Right before Thanksgiving, I took a tour of Oriole Park before they ended for the season. I went to the ballpark on a Saturday and caught some pictures of few of the upgrades taking place in the seating bowl, along with other areas of the park, such as the video control room, press box and from the dugout steps.

Other than that, there's not a whole lot going on in Birdland, much more in the world of baseball. I assume a few things may happen this week, and then pick up right after New Year's Day.

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Wednesday, December 22, 2010


It’s almost Christmas time here for us baseball fans. While the Orioles seem to have made some progress during the Winter Meetings and in the past few weeks in filling in some holes on the roster – now, it seems that things have gone eerily quiet.

During the past month, the Orioles got a new third baseman, shortstop, a reliever and some potential bench help; however, the team is still looking for a first baseman.


As we all know, the Orioles have been after Adam LaRoche and according to sources has been offered a three-year pact. The only problem is that the first baseman has not agreed to a deal – yet.

Maybe he’s on vacation, or might be using the Orioles to leverage another deal.

Or, he just might not be into playing for the Orioles. It does take two sides to come to an agreement.

LaRoche might do some damage at Camden Yards with the short right field porch, and won’t emberass you at first.

However, if you look at LaRoche’s numbers, I don’t think he’s all that great.

>>> Read More

Sunday, December 19, 2010


And waiting still.

The Orioles ARE going to get a first baseman. Of this I am certain. Adam LaRoche and Derrek Lee are the two men that the Orioles have tapped to man the right corner of the infield. One of them, most likely, will be wearing an Orioles uniform next year. Reportedly, the Orioles have at least shown heavy interest in both and may, or may not, have made offers to both. In this situation you get the feeling that both Lee and LaRoche are waiting for the other to go first and "set the market" for their services.

Both players want a multi-year deal. Both have perceived shot-comings going into next season. Konerko's contract doesn't really mean anything to them due to the whole Chicago connection. And with the big spending teams already largely set at first base LaRoche and Lee are not in any real hurry. Both of these guys know that no matter where they go competition is unlikely among the teams vying for their services. The money will probably be about the same as will the length and terms of the contracts they receive. SO there is no real hurry for them, and therefore no real hurry for the teams.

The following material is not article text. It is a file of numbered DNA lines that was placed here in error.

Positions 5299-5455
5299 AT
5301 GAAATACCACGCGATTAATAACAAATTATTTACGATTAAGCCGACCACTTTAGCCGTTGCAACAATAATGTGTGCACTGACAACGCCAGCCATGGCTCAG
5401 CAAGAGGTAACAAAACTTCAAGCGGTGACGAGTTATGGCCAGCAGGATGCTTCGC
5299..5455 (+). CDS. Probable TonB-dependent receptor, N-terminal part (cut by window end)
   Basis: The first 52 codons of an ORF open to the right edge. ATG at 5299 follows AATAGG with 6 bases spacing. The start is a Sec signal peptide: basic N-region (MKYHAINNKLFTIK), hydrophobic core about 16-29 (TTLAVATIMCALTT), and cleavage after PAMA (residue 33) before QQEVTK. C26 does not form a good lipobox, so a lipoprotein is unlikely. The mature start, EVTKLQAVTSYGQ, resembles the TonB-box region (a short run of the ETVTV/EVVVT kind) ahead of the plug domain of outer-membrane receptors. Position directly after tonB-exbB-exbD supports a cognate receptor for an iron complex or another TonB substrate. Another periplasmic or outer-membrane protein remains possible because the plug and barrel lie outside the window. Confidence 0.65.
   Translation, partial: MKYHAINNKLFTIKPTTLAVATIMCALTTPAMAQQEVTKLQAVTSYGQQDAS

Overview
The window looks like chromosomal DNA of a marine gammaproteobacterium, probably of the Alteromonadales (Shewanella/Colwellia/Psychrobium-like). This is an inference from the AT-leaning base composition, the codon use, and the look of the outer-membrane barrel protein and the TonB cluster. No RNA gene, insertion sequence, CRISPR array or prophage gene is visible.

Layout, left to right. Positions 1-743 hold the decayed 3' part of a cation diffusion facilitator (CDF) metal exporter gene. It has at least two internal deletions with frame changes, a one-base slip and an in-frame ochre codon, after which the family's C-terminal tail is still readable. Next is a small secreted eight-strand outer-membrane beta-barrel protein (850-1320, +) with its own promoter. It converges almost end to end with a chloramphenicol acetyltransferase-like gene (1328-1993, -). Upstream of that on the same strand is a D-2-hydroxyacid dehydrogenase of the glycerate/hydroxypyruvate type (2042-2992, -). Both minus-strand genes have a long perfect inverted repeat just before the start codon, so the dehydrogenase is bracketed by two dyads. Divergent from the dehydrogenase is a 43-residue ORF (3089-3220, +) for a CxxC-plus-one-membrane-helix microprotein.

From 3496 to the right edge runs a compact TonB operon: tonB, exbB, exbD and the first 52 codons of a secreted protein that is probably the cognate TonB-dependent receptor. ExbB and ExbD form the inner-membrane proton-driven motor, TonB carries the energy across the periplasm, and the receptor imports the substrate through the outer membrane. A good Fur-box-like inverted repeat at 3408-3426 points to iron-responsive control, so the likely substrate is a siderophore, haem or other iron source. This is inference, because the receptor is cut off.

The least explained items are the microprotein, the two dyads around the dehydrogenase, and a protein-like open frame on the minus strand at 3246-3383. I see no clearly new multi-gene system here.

LaRoche and Lee are solid, good, reliable options - but they aren't superstar players. They won't increase ticket sales or, by themselves, rocket an under-performing team to sure contention or stardom. The Orioles could easily get one year's worth of production out of a player like Russell Branyan (a move I would hate) or sign an aging DH like Jim Thome or Vlad Guerrero and move Luke Scott or Nolan Reimold to first base. They could do either of those things and probably get production similar to that of either of their two coveted free agents.

I think the Orioles, and the other teams involved, realize that they are largely bidding against themselves here. LaRoche and Lee are fine, but not irreplaceable and both of these guys are taking their time as well, hoping for some impatient GM to blink and tip the first domino.

>>> Read More

Sunday, December 12, 2010

The Winter Ahead

Christmas is right around the corner and the Winter Meetings are behind us and might I say that the Winter Meetings were very good to the Orioles. Andy MacPhail had seen Adam Dunn and Victor Martinez had spurned the Orioles; Paul Konerko had made his intentions clear and many fans were sharpening their pitchforks nand loading various implements of destruction into a red VW micro-bus - MacPhail needed to make a splash.

Andy MacPhail pulled off trades for third-baseman Mark Reynolds, Short stop J.J. Hardy and he re-signed Closer Koji Uehara. MacPhail was able to significantly upgrade the entire left-side of the infield and wrap up Koji to a deal that is cheaper than what he would've gotten if he was offered arbitration. All of this was accomplished giving up only one legitimate major leaguer in David Hernandez. Now, I will miss David Hernandez, but these deals were all very solid.

Then the news came that the Boston Red Sox signed former Rays Left Fielder Carl Crawford to a mind-boggling contract. All of the sudden the solid moves the Orioles made seem to pale in comparison. Here is Andy MacPhail making smart, sound baseball decisions but they seem all for nothing when all another team has to do is write a check. It doesn't diminish the intelligence or positive impact on the team, but many Orioles fans are coming back down to Earth. Looking at a lineup that has both Adrian Gonzalez and Crawford batting in it; a lineup that it feels like the Birds will see 200 times next year makes Mark Reynolds feel more like Melvin Mora.

It shouldn't though. Yes, Reynolds will strike out a ton, but he is also the first legitimate 30 homerun threat the Orioles have had in awhile. J.J. Hardy is a huge upgrade offensively over Izturis, whom the Orioles re-signed in a utility role, and the Orioles have made headway in the search for a first-baseman as well. Rumblings have the Orioles targeting Adam LaRoche with Derrek Lee in reserve. To me LaRoche seems like the player most likely to come here; he should put up consistent, if un-spectacular, numbers and being a significant upgrade over the 2010 model.